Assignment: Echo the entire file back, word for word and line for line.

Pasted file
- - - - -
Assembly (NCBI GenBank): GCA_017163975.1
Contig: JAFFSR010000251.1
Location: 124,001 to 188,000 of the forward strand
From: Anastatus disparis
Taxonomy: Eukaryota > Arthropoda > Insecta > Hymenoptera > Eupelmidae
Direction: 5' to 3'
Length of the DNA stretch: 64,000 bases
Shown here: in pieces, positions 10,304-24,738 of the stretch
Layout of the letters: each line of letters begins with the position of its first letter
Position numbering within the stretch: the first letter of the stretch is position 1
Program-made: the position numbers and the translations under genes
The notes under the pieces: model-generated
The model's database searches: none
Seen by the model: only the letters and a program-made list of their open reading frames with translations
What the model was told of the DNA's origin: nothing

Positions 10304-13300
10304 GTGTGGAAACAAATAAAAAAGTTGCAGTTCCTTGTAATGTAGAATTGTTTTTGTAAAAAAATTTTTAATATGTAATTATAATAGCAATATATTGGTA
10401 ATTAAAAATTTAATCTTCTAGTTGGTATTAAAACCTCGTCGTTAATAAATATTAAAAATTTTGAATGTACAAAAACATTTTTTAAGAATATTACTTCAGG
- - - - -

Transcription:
Assembly (NCBI GenBank): GCA_017163975.1
Contig: JAFFSR010000251.1
Location: 124,001 to 188,000 of the forward strand
From: Anastatus disparis
Taxonomy: Eukaryota > Arthropoda > Insecta > Hymenoptera > Eupelmidae
Direction: 5' to 3'
Length of the DNA stretch: 64,000 bases
Shown here: in pieces, positions 10,304-24,738 of the stretch
Layout of the letters: each line of letters begins with the position of its first letter
Position numbering within the stretch: the first letter of the stretch is position 1
Program-made: the position numbers and the translations under genes
The notes under the pieces: model-generated
The model's database searches: none
Seen by the model: only the letters and a program-made list of their open reading frames with translations
What the model was told of the DNA's origin: nothing

Positions 10304-13300
10304 GTGTGGAAACAAATAAAAAAGTTGCAGTTCCTTGTAATGTAGAATTGTTTTTGTAAAAAAATTTTTAATATGTAATTATAATAGCAATATATTGGTA
10401 ATTAAAAATTTAATCTTCTAGTTGGTATTAAAACCTCGTCGTTAATAAATATTAAAAATTTTGAATGTACAAAAACATTTTTTAAGAATATTACTTCAGG